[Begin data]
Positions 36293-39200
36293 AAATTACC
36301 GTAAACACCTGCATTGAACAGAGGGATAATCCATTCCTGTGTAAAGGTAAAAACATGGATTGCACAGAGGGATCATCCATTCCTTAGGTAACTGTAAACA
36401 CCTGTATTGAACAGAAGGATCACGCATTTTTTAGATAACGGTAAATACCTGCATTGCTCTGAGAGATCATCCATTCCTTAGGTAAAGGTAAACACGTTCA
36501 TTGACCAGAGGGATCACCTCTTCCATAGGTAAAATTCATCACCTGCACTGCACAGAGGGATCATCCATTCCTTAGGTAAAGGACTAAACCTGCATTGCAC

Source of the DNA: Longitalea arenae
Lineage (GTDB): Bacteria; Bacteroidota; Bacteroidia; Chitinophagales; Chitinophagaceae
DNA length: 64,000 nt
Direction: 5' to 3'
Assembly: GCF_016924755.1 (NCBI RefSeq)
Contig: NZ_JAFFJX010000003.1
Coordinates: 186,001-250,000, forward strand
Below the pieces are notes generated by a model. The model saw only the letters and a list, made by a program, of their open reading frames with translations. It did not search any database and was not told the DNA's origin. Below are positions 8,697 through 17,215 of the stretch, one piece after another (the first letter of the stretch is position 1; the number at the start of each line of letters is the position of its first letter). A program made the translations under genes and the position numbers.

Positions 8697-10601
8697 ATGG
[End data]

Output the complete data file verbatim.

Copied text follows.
Positions 36293-39200
36293 AAATTACC
36301 GTAAACACCTGCATTGAACAGAGGGATAATCCATTCCTGTGTAAAGGTAAAAACATGGATTGCACAGAGGGATCATCCATTCCTTAGGTAACTGTAAACA
36401 CCTGTATTGAACAGAAGGATCACGCATTTTTTAGATAACGGTAAATACCTGCATTGCTCTGAGAGATCATCCATTCCTTAGGTAAAGGTAAACACGTTCA
36501 TTGACCAGAGGGATCACCTCTTCCATAGGTAAAATTCATCACCTGCACTGCACAGAGGGATCATCCATTCCTTAGGTAAAGGACTAAACCTGCATTGCAC

Source of the DNA: Longitalea arenae
Lineage (GTDB): Bacteria; Bacteroidota; Bacteroidia; Chitinophagales; Chitinophagaceae
DNA length: 64,000 nt
Direction: 5' to 3'
Assembly: GCF_016924755.1 (NCBI RefSeq)
Contig: NZ_JAFFJX010000003.1
Coordinates: 186,001-250,000, forward strand
Below the pieces are notes generated by a model. The model saw only the letters and a list, made by a program, of their open reading frames with translations. It did not search any database and was not told the DNA's origin. Below are positions 8,697 through 17,215 of the stretch, one piece after another (the first letter of the stretch is position 1; the number at the start of each line of letters is the position of its first letter). A program made the translations under genes and the position numbers.

Positions 8697-10601
8697 ATGG